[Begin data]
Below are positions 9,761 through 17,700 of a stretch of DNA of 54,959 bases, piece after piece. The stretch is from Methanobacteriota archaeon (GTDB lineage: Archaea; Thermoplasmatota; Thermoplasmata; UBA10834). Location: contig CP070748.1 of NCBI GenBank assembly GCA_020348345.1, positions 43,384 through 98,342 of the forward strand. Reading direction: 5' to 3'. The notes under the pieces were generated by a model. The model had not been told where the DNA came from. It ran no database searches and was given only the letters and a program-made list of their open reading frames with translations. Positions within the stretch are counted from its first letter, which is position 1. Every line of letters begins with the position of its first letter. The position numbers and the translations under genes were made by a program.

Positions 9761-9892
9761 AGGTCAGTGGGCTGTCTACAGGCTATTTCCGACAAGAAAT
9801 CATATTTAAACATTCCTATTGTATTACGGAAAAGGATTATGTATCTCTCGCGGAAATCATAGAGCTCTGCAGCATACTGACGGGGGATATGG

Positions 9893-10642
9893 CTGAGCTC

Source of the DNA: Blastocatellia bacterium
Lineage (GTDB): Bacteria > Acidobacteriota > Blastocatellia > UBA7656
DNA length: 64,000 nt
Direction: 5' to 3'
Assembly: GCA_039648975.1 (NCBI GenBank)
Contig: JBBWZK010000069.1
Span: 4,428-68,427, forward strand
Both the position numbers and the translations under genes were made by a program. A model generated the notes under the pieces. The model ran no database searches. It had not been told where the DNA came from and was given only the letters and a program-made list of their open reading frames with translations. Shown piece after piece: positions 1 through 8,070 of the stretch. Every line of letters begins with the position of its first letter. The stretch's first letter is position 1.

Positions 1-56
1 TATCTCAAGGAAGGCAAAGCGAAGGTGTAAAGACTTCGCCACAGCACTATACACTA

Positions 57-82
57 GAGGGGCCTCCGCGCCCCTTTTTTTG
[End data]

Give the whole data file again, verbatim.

Below are positions 9,761 through 17,700 of a stretch of DNA of 54,959 bases, piece after piece. The stretch is from Methanobacteriota archaeon (GTDB lineage: Archaea; Thermoplasmatota; Thermoplasmata; UBA10834). Location: contig CP070748.1 of NCBI GenBank assembly GCA_020348345.1, positions 43,384 through 98,342 of the forward strand. Reading direction: 5' to 3'. The notes under the pieces were generated by a model. The model had not been told where the DNA came from. It ran no database searches and was given only the letters and a program-made list of their open reading frames with translations. Positions within the stretch are counted from its first letter, which is position 1. Every line of letters begins with the position of its first letter. The position numbers and the translations under genes were made by a program.

Positions 9761-9892
9761 AGGTCAGTGGGCTGTCTACAGGCTATTTCCGACAAGAAAT
9801 CATATTTAAACATTCCTATTGTATTACGGAAAAGGATTATGTATCTCTCGCGGAAATCATAGAGCTCTGCAGCATACTGACGGGGGATATGG

Positions 9893-10642
9893 CTGAGCTC

Source of the DNA: Blastocatellia bacterium
Lineage (GTDB): Bacteria > Acidobacteriota > Blastocatellia > UBA7656
DNA length: 64,000 nt
Direction: 5' to 3'
Assembly: GCA_039648975.1 (NCBI GenBank)
Contig: JBBWZK010000069.1
Span: 4,428-68,427, forward strand
Both the position numbers and the translations under genes were made by a program. A model generated the notes under the pieces. The model ran no database searches. It had not been told where the DNA came from and was given only the letters and a program-made list of their open reading frames with translations. Shown piece after piece: positions 1 through 8,070 of the stretch. Every line of letters begins with the position of its first letter. The stretch's first letter is position 1.

Positions 1-56
1 TATCTCAAGGAAGGCAAAGCGAAGGTGTAAAGACTTCGCCACAGCACTATACACTA

Positions 57-82
57 GAGGGGCCTCCGCGCCCCTTTTTTTG